The Black Candle - Emily Murphy (1922)

Publication Year: 
1922

Image of The Black Candle retrieved from Erowid on May 3, 2013.
Image of Emily Murphy is public domain.

There are international, national and municipal rings, and rings within rings. A drug ring does not differ materially from an insurance company, except that it is not incorporated. It has its headquarters, presidents, directors, and agents. It gives to its agents commissions, bonuses, as well as protection against accidents such as bail and fines in the courts.

It had "prospects," and deliveries, but the policies it issues are or death, and not on the endowment plan. There are no beneficiaries except the ring itself.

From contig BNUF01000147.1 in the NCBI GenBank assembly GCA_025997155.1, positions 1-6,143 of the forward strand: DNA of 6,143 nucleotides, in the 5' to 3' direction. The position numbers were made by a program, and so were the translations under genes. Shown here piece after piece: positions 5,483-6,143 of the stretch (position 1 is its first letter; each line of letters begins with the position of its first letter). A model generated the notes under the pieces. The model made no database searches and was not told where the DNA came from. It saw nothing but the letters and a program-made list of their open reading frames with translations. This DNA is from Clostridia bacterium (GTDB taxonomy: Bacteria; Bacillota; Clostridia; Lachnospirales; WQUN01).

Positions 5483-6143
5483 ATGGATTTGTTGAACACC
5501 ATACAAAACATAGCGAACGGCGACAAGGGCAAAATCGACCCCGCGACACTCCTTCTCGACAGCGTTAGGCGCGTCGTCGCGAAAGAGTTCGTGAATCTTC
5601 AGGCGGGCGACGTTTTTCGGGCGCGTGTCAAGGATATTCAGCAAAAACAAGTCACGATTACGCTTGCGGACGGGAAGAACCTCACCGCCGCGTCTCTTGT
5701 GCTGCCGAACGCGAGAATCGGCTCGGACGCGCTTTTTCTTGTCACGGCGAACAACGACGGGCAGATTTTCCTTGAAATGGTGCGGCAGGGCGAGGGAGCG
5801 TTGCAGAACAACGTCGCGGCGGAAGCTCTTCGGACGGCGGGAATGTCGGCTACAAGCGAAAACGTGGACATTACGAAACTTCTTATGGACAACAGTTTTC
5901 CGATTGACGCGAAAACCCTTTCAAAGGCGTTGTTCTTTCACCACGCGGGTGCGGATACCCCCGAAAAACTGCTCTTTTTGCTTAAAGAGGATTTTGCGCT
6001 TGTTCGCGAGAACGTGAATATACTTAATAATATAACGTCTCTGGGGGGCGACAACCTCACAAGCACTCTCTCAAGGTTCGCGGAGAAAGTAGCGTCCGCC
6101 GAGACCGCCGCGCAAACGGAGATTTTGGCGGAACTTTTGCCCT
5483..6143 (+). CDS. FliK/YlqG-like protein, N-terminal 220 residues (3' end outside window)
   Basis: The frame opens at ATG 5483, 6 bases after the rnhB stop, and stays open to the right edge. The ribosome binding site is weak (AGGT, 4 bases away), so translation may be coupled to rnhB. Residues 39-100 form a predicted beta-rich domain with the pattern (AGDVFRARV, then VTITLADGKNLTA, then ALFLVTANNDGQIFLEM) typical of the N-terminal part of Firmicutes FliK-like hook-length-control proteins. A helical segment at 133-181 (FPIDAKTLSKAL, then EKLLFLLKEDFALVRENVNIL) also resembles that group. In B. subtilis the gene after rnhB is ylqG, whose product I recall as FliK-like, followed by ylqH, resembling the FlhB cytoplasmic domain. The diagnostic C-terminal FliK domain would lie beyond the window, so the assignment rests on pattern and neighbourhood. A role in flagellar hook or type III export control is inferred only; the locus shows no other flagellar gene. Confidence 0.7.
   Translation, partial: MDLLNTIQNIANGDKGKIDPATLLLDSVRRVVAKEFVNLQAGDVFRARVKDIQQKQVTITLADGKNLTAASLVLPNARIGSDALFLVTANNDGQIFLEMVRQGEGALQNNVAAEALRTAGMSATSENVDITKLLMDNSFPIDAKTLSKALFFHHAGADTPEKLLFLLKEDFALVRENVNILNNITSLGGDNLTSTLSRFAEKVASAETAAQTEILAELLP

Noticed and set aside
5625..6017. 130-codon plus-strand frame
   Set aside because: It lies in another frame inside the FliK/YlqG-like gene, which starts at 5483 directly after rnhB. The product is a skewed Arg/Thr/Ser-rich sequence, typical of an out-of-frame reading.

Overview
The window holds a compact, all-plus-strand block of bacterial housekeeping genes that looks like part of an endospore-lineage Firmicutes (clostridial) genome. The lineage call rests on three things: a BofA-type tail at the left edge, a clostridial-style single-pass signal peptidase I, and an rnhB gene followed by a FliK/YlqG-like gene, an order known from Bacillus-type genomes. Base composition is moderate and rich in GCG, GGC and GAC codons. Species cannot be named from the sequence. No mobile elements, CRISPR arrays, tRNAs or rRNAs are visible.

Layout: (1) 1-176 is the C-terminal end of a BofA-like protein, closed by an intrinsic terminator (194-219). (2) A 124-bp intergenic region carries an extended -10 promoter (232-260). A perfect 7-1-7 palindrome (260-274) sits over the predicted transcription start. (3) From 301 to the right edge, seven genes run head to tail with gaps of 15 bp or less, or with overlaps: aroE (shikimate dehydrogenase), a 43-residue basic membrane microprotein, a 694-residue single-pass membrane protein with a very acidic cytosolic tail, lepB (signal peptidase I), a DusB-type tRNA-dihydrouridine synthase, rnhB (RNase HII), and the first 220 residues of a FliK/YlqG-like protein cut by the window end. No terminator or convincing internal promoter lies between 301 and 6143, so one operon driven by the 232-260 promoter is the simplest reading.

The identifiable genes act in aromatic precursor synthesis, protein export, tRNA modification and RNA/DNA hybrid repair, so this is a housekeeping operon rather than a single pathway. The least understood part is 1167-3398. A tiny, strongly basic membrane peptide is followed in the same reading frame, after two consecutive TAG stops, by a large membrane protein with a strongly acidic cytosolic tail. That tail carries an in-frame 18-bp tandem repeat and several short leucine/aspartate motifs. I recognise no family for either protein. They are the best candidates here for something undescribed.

Rings started in a small way some years ago but have been steadily increasing their business, until the profits now accruing are the most prodigious ever earned by any commercial enterprise.

The rings are looking for new worlds to conquer, and for this reason "the underworld" had gradually encroached upon and laid siege to the upper classes, until these are threatened with dissolution.

The drug ring looks with covetous eyes upon the wealth of society and instead of stealing a lady's diamonds has only to invite her to a "snow party," give her a few sniffs of cocaine, and before a great while the ring has her jewels in its coffers. The same process is applied to suit "the prospect" with both sexes and in all classes.

Excerpt from pages 165-166 of The Black Candle by Emily F. Murphy

The Black Candle
Emily Murphy
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